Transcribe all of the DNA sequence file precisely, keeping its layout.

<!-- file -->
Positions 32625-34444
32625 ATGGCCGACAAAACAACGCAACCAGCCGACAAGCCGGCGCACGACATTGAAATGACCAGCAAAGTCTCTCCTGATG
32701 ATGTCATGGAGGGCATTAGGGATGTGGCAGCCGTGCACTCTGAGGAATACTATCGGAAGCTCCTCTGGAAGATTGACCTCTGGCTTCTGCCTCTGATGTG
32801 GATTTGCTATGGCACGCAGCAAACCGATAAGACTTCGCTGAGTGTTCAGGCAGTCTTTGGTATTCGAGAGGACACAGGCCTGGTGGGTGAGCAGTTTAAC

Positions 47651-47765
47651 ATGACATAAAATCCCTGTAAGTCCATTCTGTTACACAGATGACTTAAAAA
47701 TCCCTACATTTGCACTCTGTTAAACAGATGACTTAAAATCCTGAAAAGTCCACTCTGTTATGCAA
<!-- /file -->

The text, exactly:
Positions 32625-34444
32625 ATGGCCGACAAAACAACGCAACCAGCCGACAAGCCGGCGCACGACATTGAAATGACCAGCAAAGTCTCTCCTGATG
32701 ATGTCATGGAGGGCATTAGGGATGTGGCAGCCGTGCACTCTGAGGAATACTATCGGAAGCTCCTCTGGAAGATTGACCTCTGGCTTCTGCCTCTGATGTG
32801 GATTTGCTATGGCACGCAGCAAACCGATAAGACTTCGCTGAGTGTTCAGGCAGTCTTTGGTATTCGAGAGGACACAGGCCTGGTGGGTGAGCAGTTTAAC

Positions 47651-47765
47651 ATGACATAAAATCCCTGTAAGTCCATTCTGTTACACAGATGACTTAAAAA
47701 TCCCTACATTTGCACTCTGTTAAACAGATGACTTAAAATCCTGAAAAGTCCACTCTGTTATGCAA